WARNING, BAD IDEAS BELOW, BUT WHY NOT?
I’ve seen robots over the years including more and more 3d printed parts and honestly its a simple and easy way to replace parts when they eventually break (cause things will break).
so that got me thinking, how many is too far when using 3d printed parts? what are the limitations? (besides the obvious technical aspect and computing components) i cant see a limit besides build strength.
I say we start small
Whats the feasibility of 3d printing an entire drive base? how about its WCD gear boxes and gears?,
How about 3d printing an entire swerve drive?
See 1989 and 3824
I believe 3824 has been or used to print a large part of their robot out of ultem. 1989 uses more accessible printers and materials. Not what I’d do for FRC, but still super duper cool.
its a start, but how about entire mechanisms? how did it work and how will it function?
We 3d print a lot of our robot on hobbyist printers (I think we have a few petg parts this year, but mostly ABS and PLA). Rotational stuff is hard, don’t print your drivetrain, etc.
Many of the perceived limitations of 3d printing are more engineering challenges than real barriers.
https://youtu.be/Qg6R_3o6a9M?t=25 for a look at out mostly PLA hatch mech from last year.
I also think this render of all of the printed parts on our robot in 2017.
We aren’t crazy over the top like the teams that Akash mentioned, but I think we integrated printing more effectively than a lot of teams
Last year we printed our entire hatch panel mech out of onyx and we have printed high-reduction gearboxes that will do up to 37lb*ft of torque before stripping the gears. If you 3DP gears, you’re going to want to do a lot of herringbone gears. As for a chassis, you’re gonna have to reinvent how a chassis is designed. I don’t think your robot will stay under the $5000 limit
I’d say the larger issue is printing larger parts, not necessarily stronger parts. There are a lot of great, strong materials you can print out of (NylonX, Onyx, etc.), however most print beds don’t exceed a 12" cubed box, so when you start to get to larger chassis or elevator pieces, you have to join together multiple parts to make an equivalent length part, which can start to become problematic.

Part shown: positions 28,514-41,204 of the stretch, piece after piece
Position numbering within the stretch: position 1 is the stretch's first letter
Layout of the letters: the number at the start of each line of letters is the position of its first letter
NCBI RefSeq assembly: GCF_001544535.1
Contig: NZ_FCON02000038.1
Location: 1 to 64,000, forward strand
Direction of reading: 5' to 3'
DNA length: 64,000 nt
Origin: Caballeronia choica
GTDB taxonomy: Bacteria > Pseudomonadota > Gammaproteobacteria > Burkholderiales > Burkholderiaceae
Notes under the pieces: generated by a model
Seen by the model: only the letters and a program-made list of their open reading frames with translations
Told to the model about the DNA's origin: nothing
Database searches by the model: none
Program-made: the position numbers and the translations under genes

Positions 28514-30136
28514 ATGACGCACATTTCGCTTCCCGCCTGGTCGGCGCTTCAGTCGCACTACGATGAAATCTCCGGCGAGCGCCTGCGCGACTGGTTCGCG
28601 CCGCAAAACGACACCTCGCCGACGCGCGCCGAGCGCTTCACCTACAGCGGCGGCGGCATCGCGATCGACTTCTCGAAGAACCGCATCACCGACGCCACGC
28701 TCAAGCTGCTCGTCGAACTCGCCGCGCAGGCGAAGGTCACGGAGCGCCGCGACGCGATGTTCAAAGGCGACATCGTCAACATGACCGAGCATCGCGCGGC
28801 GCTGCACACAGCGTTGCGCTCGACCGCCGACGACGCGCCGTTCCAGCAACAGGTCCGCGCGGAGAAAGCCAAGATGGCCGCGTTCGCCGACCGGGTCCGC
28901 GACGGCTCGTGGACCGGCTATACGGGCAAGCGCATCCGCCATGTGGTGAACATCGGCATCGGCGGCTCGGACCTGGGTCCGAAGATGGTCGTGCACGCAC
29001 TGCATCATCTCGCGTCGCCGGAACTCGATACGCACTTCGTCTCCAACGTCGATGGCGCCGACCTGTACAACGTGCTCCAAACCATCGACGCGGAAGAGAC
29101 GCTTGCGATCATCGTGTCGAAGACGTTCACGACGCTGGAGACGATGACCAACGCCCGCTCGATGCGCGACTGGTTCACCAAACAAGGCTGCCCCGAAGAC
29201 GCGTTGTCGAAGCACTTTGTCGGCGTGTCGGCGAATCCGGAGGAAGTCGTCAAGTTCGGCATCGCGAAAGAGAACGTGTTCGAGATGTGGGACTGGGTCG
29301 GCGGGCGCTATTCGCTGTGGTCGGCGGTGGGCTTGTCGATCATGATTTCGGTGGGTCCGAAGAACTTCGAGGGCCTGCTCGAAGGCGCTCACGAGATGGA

IMO 3D printing is best when what you need requires complex, non-two dimensional geometry, or can decently reduce the number of overall parts or operations used to make it from other means (milling, laser cutting, water jetting or plasma cutting, etc.). This can include: one piece gearboxes, bearing blocks, spiral/helix elevator spools. wheels, etc.
So for example, lets take a swerve drive. the central module part of most swerve drives (the 2910, 1323 type) requires at minimum 3-4 parts, two wheel forks, a central pulley/ mount that attaches to the large bearing, and sometimes a gear to measure the rotation of the central module on a 1:1 with an encoder. with 3D printing, you can replace this essentially with two parts, by “fusing” the two forks and the central pulley/mount together, and a top part for the encoder reading, reducing parts, likely any complexity from the amount of milling these parts require (2910’s parts require ~2 runs in the mill per part), as well as a reduced number of fasteners.
In their build blog, 6328 discussed 3d printing a gearbox plate. The quote is from this post: FRC 6328 Mechanical Advantage 2020 Build Thread
While we’re waiting on some metal to get cut for our gearbox plates we decided to print a few on our MarkForged out of Oynx with Fiberglass Inlay. We’re going to drop them into our practice robot frame and see how well they hold up this weekend. I think they came out pretty slick and feel very solid.
They also discuss how it held up in their build blog.
Also, this year’s Robot in 3 Days from Sherbrooke used laser cut wood quiet extensively. Perhaps in terms of strength, all of the wood could probably be replaced with 3d printed parts.